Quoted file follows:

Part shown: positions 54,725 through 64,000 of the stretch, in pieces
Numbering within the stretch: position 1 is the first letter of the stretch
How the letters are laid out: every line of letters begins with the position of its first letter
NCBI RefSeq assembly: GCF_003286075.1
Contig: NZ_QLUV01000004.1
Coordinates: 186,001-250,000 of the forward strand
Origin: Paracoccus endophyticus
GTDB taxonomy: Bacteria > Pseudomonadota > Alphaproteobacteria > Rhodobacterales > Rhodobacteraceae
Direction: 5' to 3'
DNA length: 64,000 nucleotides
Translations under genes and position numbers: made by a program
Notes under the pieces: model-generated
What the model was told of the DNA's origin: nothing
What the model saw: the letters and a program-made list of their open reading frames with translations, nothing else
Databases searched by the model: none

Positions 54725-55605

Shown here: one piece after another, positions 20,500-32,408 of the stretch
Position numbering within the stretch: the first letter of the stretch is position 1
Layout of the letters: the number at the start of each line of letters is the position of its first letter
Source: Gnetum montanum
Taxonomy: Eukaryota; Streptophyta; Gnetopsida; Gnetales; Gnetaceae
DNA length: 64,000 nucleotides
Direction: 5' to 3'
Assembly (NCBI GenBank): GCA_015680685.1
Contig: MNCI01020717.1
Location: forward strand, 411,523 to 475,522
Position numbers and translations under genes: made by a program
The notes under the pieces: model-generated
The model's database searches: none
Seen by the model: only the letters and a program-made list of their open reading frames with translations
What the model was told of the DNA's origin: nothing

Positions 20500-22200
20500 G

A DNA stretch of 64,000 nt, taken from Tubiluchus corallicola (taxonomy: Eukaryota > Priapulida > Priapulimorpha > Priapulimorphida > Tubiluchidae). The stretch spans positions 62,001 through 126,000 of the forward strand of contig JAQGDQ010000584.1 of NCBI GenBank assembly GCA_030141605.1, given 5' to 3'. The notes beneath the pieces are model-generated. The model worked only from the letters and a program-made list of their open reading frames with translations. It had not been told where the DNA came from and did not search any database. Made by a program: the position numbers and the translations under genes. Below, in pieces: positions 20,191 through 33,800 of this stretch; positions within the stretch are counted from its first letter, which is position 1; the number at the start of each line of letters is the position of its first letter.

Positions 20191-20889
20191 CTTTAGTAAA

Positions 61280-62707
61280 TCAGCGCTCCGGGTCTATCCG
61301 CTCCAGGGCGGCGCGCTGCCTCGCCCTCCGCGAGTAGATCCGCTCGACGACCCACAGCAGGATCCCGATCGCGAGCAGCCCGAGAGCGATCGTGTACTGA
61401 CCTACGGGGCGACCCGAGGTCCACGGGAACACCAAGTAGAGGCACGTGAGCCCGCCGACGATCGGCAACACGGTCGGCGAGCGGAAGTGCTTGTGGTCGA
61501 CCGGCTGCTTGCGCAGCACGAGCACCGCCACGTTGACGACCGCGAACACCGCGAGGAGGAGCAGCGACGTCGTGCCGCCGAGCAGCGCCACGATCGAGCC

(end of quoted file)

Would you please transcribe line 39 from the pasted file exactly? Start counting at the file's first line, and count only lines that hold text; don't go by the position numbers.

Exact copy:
61301 CTCCAGGGCGGCGCGCTGCCTCGCCCTCCGCGAGTAGATCCGCTCGACGACCCACAGCAGGATCCCGATCGCGAGCAGCCCGAGAGCGATCGTGTACTGA